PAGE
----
Personality variables, neurological and psychopathological symptoms in patients suffering from spasmodic torticollis

Dieter Naber, Daniel R. Weinberger, Monika Bullinger, Maureen Polsby, Thomas N. Chase

Research output: Contribution to journalArticle


Thirty-two patients, suffering from idiopathic spasmodic torticollis (ST) since 9 ± 8 years, participated. In addition to a rating of the neurological symptoms (posture, reduced motility, rigidity, tremor, spasmodic movements, neck pain) and a psychiatric exploration, as well as two questionnaires on personality variables (Minnesota Multiphasic Personality Inventory [MMPI]) and coping styles (Millon Behavioral Health Inventory) were investigated. A control group of patients with Parkinson's disease also filled out both questionnaires. Three patients had another neurological and two another psychiatric disease. MMPI scores, in particular hypochondriasis, depression and hysteria, were highly elevated in approximately 50% of the patients and correlated with the severity of neurological symptoms (i.e., pain). Patients with Parkinson's disease had similar abnormal personality profiles. This resemblance between both patient groups indicates that psychiatric symptoms in ST are nonspecific and represent the consequence of a chronic disabling disease. Since among ST patients no distinct patterns of symptoms, psychiatric or psychological variables were found, no clinically relevant subgroup could be identified.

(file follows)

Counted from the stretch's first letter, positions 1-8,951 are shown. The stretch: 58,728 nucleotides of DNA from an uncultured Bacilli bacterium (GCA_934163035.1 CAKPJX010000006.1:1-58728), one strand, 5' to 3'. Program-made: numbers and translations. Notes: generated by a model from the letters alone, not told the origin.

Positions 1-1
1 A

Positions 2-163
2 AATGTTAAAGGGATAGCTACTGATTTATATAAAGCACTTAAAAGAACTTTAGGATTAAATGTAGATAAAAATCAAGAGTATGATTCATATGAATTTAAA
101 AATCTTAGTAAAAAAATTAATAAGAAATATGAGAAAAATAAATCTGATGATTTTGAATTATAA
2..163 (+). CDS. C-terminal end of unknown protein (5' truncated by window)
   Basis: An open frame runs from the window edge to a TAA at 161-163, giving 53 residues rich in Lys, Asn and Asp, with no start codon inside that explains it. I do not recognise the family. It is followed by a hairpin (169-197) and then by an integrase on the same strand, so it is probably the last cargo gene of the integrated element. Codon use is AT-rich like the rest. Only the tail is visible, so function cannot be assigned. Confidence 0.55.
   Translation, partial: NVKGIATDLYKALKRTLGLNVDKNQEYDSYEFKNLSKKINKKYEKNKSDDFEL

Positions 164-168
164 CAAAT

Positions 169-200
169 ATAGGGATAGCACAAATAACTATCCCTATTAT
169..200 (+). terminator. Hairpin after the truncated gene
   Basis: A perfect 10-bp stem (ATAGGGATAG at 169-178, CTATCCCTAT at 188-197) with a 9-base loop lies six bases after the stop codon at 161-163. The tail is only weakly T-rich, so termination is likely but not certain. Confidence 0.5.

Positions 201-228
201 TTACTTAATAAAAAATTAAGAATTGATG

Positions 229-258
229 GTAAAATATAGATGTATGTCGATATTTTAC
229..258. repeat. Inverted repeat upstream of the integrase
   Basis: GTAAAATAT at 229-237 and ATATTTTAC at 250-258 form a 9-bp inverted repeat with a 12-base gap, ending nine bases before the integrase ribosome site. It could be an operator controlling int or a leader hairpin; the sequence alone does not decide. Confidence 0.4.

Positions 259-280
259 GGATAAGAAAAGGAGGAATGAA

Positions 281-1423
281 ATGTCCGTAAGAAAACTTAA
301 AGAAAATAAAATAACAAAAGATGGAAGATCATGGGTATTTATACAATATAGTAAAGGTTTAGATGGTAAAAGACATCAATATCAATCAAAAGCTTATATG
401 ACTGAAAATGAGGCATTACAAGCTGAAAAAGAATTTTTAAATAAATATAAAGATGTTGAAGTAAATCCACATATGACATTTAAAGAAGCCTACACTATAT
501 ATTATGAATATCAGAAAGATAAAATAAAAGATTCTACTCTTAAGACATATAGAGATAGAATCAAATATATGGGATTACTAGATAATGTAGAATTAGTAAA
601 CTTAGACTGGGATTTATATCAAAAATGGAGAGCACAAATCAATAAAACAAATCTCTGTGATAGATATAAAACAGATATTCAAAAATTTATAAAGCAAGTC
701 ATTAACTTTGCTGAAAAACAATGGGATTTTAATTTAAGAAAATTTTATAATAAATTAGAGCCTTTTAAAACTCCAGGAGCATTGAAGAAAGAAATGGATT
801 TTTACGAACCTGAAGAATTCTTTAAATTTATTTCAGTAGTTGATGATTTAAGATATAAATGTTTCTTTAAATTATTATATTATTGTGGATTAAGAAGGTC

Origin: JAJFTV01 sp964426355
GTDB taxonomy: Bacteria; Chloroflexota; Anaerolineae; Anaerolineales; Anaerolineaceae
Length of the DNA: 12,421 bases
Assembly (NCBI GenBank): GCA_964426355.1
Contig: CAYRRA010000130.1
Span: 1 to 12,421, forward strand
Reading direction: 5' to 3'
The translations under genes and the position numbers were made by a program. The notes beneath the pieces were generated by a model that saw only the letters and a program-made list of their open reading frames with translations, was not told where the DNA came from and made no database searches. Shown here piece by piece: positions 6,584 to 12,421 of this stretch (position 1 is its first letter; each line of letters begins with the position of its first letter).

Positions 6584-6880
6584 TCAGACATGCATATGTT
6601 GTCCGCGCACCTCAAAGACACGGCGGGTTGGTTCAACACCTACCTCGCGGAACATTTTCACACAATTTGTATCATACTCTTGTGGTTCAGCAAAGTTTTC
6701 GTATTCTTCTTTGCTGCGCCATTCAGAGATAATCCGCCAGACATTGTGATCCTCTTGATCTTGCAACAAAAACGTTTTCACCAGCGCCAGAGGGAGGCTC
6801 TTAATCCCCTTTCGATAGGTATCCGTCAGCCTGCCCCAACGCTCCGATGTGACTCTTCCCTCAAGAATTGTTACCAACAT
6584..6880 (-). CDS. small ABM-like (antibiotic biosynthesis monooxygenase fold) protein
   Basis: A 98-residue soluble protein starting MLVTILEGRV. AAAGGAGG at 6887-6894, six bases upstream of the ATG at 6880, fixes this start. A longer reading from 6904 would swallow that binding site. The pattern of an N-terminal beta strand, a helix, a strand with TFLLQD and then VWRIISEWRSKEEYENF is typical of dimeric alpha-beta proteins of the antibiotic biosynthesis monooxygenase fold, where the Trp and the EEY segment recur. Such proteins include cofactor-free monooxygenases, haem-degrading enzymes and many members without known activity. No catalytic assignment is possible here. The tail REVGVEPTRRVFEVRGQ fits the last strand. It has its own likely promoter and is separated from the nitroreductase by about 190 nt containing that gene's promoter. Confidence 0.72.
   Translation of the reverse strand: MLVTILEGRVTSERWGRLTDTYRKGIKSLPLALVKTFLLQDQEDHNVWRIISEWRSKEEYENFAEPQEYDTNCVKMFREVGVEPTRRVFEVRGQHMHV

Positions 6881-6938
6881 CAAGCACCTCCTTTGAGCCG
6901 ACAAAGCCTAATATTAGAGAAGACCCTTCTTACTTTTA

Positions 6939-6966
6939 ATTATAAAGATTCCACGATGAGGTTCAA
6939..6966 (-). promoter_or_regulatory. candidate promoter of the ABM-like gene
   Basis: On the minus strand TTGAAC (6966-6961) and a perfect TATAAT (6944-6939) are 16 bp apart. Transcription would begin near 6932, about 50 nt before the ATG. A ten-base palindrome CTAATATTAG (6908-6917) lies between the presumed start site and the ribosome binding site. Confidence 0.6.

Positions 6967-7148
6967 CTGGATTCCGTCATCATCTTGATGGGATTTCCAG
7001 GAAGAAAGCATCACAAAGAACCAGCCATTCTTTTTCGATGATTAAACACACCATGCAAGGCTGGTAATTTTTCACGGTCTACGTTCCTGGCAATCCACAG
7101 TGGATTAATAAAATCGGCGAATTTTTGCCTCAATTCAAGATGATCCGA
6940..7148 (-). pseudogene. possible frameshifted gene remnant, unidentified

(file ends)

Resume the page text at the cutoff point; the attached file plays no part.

Original languageEnglish (US)
Pages (from-to)182-187
Number of pages6
JournalComprehensive Psychiatry
Issue number2
StatePublished - Jan 1 1988


ASJC Scopus subject areas

  • Clinical Psychology
  • Psychiatry and Mental health

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